A poll taken three weeks ago had him ahead by 11 and he still enjoys a six-point lead in the RCP average. *But* this isn’t the only poll lately to show the race tight. A second poll published three weeks ago from none other than Fox News had the race 42/42 with a chunk of Alabamans undecided.
What makes this new one from Decision Desk HQ and Opinion Savvy newsy is that it was conducted overnight, after the news broke about Moore and his alleged former teenaged girlfriends. The last DDHQ poll taken in late September had Moore up six points, 50/44. Now? Dead even at 46.
I won’t believe a Democrat can win in Alabama until I see it happen but between the scandal baggage, the NRSC cutting Moore loose, and the blue wave in Virginia a few days ago, at the moment anything seems possible.
With the special election just weeks away, Republican Roy Moore and Democrat Doug Jones are essentially tied in the latest Opinion-Savvy poll of likely Alabama voters. In the previous survey, Moore lead Jones by 5.7%. Jones holds a sixteen point lead among women, while Moore enjoys a twenty point lead among men. Beyond the horse race between the two declared candidates, voters were also asked about the allegations that broke in the Washington Post yesterday, and if Moore should withdraw from the race over them. An overwhelming share of those surveyed- 82.2%- were aware of the allegations. A majority of voters- 54%- do not think Moore should withdraw at this time. Among Republicans, that percentage soars to 72.9%.
Being tied with nearly 20 percent of the electorate having yet to hear about a highly damaging news story is not a great place to be. At 73 percent, the share of Republicans opposed to Moore withdrawing is also lower than I’d expect. When you toss Luther Strange into the mix as a write-in candidate, a scenario that’s been floated by Lisa Murkowski (but which is unlikely to happen), Strange pulls 12.3 percent of the vote, far behind Moore but enough to tilt the race to Democrat Doug Jones, 44/41 over the Republican nominee. Strange’s hypothetical vote share is the scariest number in this survey for Moore, I think. If more than 10 percent of the electorate would be willing to write in the losing Republican from the primary, what will they do on election day if their only choices are Moore and Jones? How many vote Democrat as a protest?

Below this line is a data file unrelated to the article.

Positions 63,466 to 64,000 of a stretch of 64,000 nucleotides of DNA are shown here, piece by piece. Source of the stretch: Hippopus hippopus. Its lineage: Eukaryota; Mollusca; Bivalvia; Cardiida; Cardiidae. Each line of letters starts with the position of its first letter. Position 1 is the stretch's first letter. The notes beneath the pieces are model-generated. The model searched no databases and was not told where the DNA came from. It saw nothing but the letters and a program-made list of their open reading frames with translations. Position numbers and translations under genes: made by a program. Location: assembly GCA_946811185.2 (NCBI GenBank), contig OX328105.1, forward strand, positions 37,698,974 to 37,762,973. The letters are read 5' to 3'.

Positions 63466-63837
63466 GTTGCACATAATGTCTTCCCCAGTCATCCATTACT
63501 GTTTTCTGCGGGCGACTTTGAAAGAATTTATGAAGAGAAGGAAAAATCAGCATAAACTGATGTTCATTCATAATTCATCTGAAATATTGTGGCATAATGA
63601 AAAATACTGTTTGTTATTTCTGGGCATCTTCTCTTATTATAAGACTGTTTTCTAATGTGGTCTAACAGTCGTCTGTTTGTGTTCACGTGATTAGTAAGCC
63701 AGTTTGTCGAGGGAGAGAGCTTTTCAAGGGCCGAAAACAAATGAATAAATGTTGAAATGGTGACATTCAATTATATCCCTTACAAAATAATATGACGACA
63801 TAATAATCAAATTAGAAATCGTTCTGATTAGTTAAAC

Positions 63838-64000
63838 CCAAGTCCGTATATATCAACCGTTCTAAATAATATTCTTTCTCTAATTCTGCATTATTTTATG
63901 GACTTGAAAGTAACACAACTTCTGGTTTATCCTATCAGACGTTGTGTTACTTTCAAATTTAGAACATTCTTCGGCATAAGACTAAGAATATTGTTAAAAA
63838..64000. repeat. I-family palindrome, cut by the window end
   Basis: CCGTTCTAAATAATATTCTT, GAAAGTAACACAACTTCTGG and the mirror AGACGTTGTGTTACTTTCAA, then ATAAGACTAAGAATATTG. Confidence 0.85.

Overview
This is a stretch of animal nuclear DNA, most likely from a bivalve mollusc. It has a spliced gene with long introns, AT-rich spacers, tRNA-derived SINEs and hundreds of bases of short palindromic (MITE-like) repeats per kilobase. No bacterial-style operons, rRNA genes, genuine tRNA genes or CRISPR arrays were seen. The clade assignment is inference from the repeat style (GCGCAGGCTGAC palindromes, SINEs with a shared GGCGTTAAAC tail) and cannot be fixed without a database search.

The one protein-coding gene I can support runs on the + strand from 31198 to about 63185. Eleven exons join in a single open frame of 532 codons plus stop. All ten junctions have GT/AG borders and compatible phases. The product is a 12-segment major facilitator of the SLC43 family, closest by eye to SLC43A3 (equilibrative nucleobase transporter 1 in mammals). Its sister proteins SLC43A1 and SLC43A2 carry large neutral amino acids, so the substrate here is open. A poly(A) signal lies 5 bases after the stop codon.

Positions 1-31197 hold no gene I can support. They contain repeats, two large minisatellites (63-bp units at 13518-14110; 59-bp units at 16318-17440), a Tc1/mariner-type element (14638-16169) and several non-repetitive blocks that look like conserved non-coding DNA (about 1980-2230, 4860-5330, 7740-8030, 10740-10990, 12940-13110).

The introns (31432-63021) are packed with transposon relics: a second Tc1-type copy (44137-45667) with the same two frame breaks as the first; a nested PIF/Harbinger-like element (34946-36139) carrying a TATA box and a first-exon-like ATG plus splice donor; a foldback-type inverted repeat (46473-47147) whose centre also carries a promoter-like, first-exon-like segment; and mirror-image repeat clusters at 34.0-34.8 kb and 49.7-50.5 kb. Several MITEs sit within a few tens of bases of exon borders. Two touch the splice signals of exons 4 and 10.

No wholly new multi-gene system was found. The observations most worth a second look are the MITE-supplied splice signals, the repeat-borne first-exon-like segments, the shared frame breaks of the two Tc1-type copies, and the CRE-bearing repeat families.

It’s not just the NRSC that Moore has lost. Mike Lee, who endorsed him weeks ago, has also stepped away — sort of:
Sen. Mike Lee of Utah has asked Roy Moore’s team to stop using his image on their campaign fundraising materials, per The Hill. After four women accused Moore of sexual assault and misconduct (when they were teenagers), his campaign blasted fundraising ads featuring images of some of the Republican senators who endorsed him — Lee, Ted Cruz, and Rand Paul specifically.
I hope Moore tells him no and continues to use Lee’s image, at least until Lee sacks up and decides to retract his endorsement. Lee endorsing Moore was one of his lowest moments as a senator, a constitutionalist endorsing a nationalist who supports religious tests for office, which Lee claims to abhor. Now suddenly a single story in WaPo pops and Lee’s running for cover. Let him wear his association with Moore for awhile as a lesson for the next time he considers pandering to populists by supporting someone to whom he should have obvious civic objections.
Moore’s best hope for a polling rebound is time and a dedicated effort by right-wing media to spin the allegations against him. If no further stories break about him chasing teenaged girls as a thirtysomething man, Republican voters who want to doubt the story will find the lack of other accusers to be strong evidence that the WaPo article was BS. Moore can survive one bombshell but probably not several — although I don’t know. By the time election day last year rolled around, evangelicals were so determined to vote for Trump that they were *more likely* in surveys than the average American to believe that a public official who commits an immoral act in his personal life can still behave ethically and fulfill his duties in public life. The “where’s the outrage?” faction that had objected so passionately to Bill Clinton had flipped entirely and now become the chief proponents of separating personal vice from public virtue. If they could do it for Trump, they can do it for Moore, a man far more pious in his politics than Trump’s ever been. We’re probably two weeks away from the NRSC quietly starting to fund Moore again as GOPers rally ’round the nominee.
Meanwhile, populist Republican news outlets will do damage control for Moore relentlessly. Fox News will lead the way as usual, probably by engaging in a long game of whataboutism involving the Clintons. If Democrats could elect Bill Clinton and Ted Kennedy, surely Republicans are permitted to make a man who’s credibly suspected of “dating” a 14-year-old a U.S. Senator. That’s what “the party of personal responsibility” has likely come to. Alex Griswold noted the shift among anti-Clinton “Pizzagate” conspiracy theorists in right-wing new media yesterday afternoon: “People who spent countless hours looking for a secret pedophile pizza code, are now shrugging off a major politician being accused of it on the record.” Right. A few weeks of that, of flattering Fox coverage, and of talk radio shilling for him and Moore will likely be safely ahead again in Alabama. In lieu of an exit question, here’s Rush following the playbook by reminding listeners that the Clintons are scumbags.